Positively (Twenty-)Fourth Street

Okay, the headline reference is anachronistic, because this shot goes WAY back beyond Dylan. So evocative, though, we couldn’t resist the reference.

Few are still around who remember streetcars on 24th Street, now the cultural center of the City’s Latino community and known to many as Calle 24. But here we are in 1938 (based on the streetcar and the automobile license plate) looking east on 24th at York Street, staring at a 35-Howard line streetcar. It has just descended the very steep hill on 24th from its terminal at Rhode Island Street on Potrero Hill, crossed the Muni’s H-line tracks on Potrero Avenue, and is bound for South Van Ness, where it will turn right and continue on that street and Howard to reach the south terminal at the Ferry Building.

On the corner to the right, we see the St. Francis ice cream and candy store — still there! — and beyond it, the Roosevelt theater marquee. The Roosevelt wasn’t a tribute to a president, it was opened by a Dutchman named Roosevelt in 1922, who also owned other businesses on the block, including the Roosevelt Tamale Parlor, which reopened early this year after a hiatus.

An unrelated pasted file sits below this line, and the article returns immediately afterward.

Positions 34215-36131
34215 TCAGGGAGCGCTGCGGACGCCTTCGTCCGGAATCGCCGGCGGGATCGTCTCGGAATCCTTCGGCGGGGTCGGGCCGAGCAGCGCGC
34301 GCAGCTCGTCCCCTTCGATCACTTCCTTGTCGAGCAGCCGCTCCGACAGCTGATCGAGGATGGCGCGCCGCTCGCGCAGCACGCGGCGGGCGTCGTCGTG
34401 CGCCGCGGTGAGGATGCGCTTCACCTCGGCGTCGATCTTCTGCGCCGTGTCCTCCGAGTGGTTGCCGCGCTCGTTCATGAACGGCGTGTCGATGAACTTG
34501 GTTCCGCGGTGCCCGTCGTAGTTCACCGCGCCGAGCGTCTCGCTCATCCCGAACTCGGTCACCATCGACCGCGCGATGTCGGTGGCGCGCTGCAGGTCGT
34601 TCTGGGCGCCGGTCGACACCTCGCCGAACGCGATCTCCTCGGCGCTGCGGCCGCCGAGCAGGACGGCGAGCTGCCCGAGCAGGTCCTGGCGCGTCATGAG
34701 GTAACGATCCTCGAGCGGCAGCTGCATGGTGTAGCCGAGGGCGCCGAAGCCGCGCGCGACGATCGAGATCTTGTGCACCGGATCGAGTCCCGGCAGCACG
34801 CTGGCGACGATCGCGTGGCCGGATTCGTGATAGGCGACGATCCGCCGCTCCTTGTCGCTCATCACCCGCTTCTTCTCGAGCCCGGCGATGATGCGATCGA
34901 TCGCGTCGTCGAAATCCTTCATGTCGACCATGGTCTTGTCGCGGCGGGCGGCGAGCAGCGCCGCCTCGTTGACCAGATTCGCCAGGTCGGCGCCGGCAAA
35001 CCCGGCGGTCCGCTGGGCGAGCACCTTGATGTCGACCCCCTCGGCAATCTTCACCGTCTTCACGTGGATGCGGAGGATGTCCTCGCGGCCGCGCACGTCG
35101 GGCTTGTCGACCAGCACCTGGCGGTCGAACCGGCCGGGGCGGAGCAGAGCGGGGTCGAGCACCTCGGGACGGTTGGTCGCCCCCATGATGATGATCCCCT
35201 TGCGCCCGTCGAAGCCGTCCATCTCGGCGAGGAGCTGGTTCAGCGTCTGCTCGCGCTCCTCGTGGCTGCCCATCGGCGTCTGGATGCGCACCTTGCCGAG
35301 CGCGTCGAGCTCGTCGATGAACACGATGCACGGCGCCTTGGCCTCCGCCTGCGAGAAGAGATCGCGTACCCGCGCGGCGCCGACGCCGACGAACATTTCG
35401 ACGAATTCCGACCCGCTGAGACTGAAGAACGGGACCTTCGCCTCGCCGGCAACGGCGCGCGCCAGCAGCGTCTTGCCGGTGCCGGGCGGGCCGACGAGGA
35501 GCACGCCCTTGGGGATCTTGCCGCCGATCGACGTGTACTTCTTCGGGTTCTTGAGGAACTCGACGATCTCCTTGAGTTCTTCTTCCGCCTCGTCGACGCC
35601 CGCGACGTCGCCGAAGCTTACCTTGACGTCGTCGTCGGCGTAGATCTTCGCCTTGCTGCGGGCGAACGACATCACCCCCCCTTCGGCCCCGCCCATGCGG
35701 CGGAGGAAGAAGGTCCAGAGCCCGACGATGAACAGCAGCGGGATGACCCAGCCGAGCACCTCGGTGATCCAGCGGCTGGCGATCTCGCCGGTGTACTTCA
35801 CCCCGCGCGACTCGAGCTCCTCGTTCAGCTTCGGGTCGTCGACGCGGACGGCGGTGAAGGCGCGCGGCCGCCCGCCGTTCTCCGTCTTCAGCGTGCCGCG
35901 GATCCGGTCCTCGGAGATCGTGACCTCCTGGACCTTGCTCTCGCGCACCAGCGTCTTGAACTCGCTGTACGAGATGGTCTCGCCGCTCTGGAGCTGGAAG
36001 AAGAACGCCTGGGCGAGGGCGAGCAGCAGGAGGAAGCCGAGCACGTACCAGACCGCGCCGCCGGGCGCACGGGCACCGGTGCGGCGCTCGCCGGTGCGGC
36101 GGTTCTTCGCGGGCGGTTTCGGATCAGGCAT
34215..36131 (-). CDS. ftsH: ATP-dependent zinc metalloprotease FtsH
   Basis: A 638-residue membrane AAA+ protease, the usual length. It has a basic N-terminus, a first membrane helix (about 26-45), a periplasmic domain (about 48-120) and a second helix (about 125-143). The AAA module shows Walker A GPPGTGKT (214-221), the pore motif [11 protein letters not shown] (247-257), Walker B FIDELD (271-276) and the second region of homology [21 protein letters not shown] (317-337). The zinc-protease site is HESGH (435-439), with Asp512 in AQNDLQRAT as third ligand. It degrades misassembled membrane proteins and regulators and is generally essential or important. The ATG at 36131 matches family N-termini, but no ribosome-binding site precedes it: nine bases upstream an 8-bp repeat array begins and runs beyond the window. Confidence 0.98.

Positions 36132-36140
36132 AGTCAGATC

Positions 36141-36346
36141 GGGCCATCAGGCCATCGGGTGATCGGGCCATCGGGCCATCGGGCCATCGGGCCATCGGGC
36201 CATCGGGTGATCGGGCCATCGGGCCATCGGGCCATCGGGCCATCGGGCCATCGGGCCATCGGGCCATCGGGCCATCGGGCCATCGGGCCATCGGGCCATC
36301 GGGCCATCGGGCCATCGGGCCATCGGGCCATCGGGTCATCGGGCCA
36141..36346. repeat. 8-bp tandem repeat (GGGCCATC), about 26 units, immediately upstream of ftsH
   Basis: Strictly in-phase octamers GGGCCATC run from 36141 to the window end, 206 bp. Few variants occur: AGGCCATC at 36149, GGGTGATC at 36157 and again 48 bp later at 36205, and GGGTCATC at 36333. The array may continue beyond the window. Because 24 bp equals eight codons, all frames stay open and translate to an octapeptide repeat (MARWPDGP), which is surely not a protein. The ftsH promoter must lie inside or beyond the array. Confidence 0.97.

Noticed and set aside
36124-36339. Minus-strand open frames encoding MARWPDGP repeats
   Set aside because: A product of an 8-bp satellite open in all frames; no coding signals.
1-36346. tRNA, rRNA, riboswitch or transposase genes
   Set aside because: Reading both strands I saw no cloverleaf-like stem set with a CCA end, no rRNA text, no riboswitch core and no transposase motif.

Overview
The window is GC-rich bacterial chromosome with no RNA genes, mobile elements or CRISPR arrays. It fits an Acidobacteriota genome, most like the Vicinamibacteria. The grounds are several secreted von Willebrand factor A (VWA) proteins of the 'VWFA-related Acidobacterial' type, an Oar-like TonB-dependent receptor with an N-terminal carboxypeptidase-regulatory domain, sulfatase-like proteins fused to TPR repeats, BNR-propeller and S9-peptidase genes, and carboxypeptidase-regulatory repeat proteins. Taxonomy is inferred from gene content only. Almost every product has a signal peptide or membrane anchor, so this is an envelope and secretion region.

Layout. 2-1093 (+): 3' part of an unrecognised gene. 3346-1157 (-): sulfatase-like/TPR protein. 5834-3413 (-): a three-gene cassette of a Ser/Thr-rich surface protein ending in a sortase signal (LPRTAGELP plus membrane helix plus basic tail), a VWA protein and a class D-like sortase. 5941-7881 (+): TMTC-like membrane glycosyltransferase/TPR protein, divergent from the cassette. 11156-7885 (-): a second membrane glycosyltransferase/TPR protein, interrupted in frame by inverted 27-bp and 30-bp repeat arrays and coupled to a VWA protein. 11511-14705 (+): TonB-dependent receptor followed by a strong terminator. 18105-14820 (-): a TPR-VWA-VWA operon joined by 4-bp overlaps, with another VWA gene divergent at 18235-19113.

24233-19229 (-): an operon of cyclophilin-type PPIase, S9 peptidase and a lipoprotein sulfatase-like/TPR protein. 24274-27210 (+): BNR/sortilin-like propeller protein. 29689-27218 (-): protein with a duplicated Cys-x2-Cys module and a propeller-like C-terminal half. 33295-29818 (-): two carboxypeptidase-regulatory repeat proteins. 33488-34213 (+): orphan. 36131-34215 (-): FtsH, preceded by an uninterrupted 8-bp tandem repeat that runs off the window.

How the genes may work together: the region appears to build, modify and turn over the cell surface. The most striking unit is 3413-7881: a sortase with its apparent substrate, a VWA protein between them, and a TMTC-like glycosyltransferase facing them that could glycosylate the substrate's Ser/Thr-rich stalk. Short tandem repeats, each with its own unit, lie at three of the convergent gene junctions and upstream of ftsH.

And by the way, this is not just any old streetcar. This is one of five “Rail Sedans” that Muni’s then-competitor (and our namesake) Market Street Railway bought secondhand from the St. Louis & Suburban Railway in 1936. These cars, built in 1927 by St. Louis Car Company, were far more modern looking than anything else Market Street Railway ever owned. They were purchased when the company began converting lightly-ridden lines to be served by single-operator cars that saved labor costs. According to the definitive history of the Market Street Railway, The White Front Cars of San Francisco by Charles Smallwood, the five rail sedans spent their entire San Francisco career exclusively on the 35-line. The company felt if they spread these cars around to other routes, riders on those routes might demand more of them, and there were no more available.

The mandatory “Eclipse Fender” on the front of these cars in San Francisco detracted from the even more modern look they enjoyed in their original home, equipped with chromed spring bumpers (see photo from Smallwood’s book below).

These Rail Sedans only lasted three years in service in San Francisco, sent to the sidelines when the courts declared the single-operator arrangement illegal. Within two years, Market Street Railway had given up its franchise for the 35-Howard. Muni converted the portions on Howard and South Van Ness to its first trolley coach line (the R, later the 41) in 1941. The 24th Street portion later became Muni’s 35-line bus, and is now the 48-line bus. Sadly, all the rail sedans were scrapped in 1941. They’d sure look great in service on the F and E lines today!

This great photo comes to us from the Facebook Group San Francisco Remembered, where it was just made the group photo. Thanks for letting us share.